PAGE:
Every urban park in England should have dedicated staff present during daylight hours to encourage people back into green spaces that have in the past been under-used and blighted by graffiti, vandalism and fear of crime, says a report published in September by CABE (the Commission for Architecture and the Built Environment).
The report - Parks Need Parkforce - argues that a return to the days of on-site staff is essential to maintain and accelerate the remarkable revival seen in many neighbourhood parks over the last 10 years. The report, which draws on English Heritage's newly published document The Park Keeper, raises concerns that the millions of pounds of capital investment made in recent years could be wasted if people don't feel comfortable using understaffed parks, which are allowed to fall into decline again. Recent research showed that two-thirds of mothers would never allow their children to play in parks unsupervised. Nine out of ten women said that 'regular foot patrols by police, community wardens, or park attendants' would allay their fear of using parks.
Launching the Parkforce campaign, Julia Thrift, Director of CABE Space says: "This is a critical time. In the last decade, great improvements have been achieved in parks. These changes must now be made irreversible, We urgently need a new 'parkforce' to ensure our parks are maintained as vibrant parts of our urban communities. We want a return to old-fashioned public service values delivered by a new multi-skilled, 21st century workforce. Some 33 million people use parks every year - it would be unthinkable to have a swimming-pool without an attendant or a library without a librarian - why should our parks be any different?"
CABE's research shows that, while the rôle of the 'parkforce' may vary from place to place, the benefits to communities are the same everywhere. When staff are introduced to parks, it creates a virtuous circle of improvement: better maintained parks are perceived to be safer - so more people use them, making them feel even more safe and encouraging greater use.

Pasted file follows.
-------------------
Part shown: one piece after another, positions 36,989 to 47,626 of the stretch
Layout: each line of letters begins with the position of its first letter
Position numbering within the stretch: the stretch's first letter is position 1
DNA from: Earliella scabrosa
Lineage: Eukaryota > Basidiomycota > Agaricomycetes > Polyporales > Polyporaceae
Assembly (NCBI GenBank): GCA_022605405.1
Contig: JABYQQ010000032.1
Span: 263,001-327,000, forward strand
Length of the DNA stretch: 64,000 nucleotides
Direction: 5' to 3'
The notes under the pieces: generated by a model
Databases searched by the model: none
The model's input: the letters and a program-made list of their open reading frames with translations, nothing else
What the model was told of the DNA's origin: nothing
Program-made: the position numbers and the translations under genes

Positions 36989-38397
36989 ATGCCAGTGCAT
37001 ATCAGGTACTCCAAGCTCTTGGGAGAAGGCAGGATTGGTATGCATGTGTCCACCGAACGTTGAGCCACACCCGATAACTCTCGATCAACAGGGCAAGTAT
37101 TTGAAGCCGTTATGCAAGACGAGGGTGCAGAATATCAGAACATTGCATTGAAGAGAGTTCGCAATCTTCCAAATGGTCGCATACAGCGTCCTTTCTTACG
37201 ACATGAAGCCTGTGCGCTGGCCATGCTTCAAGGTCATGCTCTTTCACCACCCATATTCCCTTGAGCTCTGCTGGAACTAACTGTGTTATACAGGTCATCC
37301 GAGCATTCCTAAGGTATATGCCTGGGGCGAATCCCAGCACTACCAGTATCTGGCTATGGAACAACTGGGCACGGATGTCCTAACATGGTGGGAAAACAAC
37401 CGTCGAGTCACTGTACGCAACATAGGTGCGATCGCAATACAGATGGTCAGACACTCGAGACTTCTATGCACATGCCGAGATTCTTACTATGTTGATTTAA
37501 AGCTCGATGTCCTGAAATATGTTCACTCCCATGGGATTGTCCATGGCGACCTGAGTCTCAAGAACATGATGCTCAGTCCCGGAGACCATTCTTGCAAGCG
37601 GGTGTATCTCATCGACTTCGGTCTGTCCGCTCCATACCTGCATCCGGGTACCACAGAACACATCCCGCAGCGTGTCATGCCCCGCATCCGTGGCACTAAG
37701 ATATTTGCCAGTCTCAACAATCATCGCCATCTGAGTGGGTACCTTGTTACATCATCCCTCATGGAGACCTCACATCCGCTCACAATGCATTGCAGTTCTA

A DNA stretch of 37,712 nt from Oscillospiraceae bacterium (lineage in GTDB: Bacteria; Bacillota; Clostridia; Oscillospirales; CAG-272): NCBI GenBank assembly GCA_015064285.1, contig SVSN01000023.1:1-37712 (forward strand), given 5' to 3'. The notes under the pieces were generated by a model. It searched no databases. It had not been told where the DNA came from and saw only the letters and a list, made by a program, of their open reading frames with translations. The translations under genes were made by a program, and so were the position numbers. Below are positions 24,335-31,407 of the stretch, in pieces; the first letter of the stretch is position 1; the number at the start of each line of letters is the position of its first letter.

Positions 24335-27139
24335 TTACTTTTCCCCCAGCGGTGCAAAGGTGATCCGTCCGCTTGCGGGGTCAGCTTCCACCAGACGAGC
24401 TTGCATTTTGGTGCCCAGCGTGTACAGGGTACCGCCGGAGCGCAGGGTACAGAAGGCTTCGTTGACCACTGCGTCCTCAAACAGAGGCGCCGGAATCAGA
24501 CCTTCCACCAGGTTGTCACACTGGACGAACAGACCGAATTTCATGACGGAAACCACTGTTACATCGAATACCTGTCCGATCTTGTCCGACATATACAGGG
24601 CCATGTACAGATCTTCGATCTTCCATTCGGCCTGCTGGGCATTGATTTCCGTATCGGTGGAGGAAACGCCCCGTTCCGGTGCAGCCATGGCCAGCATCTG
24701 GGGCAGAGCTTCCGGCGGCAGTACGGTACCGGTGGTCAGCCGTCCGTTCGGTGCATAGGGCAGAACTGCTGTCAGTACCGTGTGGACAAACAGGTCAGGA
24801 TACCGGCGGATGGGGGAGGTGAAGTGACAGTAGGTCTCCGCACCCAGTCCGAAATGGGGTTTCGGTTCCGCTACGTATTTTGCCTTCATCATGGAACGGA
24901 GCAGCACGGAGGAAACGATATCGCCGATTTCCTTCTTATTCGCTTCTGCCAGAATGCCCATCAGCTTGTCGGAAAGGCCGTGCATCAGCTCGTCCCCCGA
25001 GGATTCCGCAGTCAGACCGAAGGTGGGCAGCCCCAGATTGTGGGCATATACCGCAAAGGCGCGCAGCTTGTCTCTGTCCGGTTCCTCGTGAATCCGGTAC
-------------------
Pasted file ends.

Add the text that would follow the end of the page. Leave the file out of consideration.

The report calls on local authorities to work out the needs of each park in their area and consult with residents on an action plan. Councils are encouraged to identify new funding streams for parks and existing staff that could join the 'parkforce', by joining-up different teams, such as neighbourhood wardens and community support officers. The 'parkforce' should also be made visible and accessible by means of clearly identifiable uniforms and the placing of signs in the parks with telephone numbers so that staff can be contacted whenever users need them.
As part of the Parkforce campaign, CABE hosted a week-long visit at the end of October by Sara Hobel, New York's director of Urban Park Ranger Services, and Sarah Aucoin, UPRS Head Ranger, to share their experience of working in New York's most famous parks, and to explain how the introduction of the Urban Park Ranger force in 1979 helped turn many of them from run-down, derelict spaces into some of the best parks in the world.
Parks Need Parkforce can be downloaded from the CABE website at http://www.cabe.org.uk/news/press/showPRelease.asp?id=740
The Park Keeper can be downloaded from www.english-heritage.org.uk/upload/pdf/Park.pdf
The Park Keeper - Essential Reading ANOTHER publication not to miss is The Park Keeper (2005) written by David Lambert (The Parks Agency) for English Heritage. This is a brief but fascinating history of park-keeping, which highlights the important part the park keeper can play in promoting parks as safe public open spaces. The need for such a history arose out of previous reports on public parks [such as GreenSpace's Public Park Assessment (2001) and the government's Urban Green Spaces Taskforce's final report, Green Spaces, Better Places (2002)], which identified a skills shortage in public parks. This publication is also part of an initiative by heritage agencies to tackle crime, vandalism, litter and other issues in parks and green spaces. It can be obtained free of charge from English Heritage Customer Services Department on 0870 333 1181.